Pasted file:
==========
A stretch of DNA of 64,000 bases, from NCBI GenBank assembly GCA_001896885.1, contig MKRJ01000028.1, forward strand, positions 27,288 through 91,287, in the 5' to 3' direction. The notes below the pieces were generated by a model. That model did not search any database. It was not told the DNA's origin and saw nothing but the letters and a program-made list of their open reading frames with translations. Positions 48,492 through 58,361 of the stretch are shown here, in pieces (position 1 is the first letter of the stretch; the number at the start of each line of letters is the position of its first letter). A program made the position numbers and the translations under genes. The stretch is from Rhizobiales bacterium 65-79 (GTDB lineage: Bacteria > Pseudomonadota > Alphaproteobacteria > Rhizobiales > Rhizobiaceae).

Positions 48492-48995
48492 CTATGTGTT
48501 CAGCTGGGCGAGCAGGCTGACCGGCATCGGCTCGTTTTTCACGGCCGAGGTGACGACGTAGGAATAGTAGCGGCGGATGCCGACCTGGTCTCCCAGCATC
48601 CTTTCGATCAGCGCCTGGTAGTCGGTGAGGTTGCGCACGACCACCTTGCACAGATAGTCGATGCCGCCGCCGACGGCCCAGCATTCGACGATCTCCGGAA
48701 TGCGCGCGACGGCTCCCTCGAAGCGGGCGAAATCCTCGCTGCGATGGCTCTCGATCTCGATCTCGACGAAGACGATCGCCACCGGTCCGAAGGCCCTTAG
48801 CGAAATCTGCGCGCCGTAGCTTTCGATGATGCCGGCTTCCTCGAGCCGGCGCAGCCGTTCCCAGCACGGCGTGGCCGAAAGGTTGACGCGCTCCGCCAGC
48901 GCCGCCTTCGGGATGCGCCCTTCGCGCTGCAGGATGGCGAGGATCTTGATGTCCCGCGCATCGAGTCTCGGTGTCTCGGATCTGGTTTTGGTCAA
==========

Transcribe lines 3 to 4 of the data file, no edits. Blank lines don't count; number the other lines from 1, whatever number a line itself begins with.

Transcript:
48492 CTATGTGTT
48501 CAGCTGGGCGAGCAGGCTGACCGGCATCGGCTCGTTTTTCACGGCCGAGGTGACGACGTAGGAATAGTAGCGGCGGATGCCGACCTGGTCTCCCAGCATC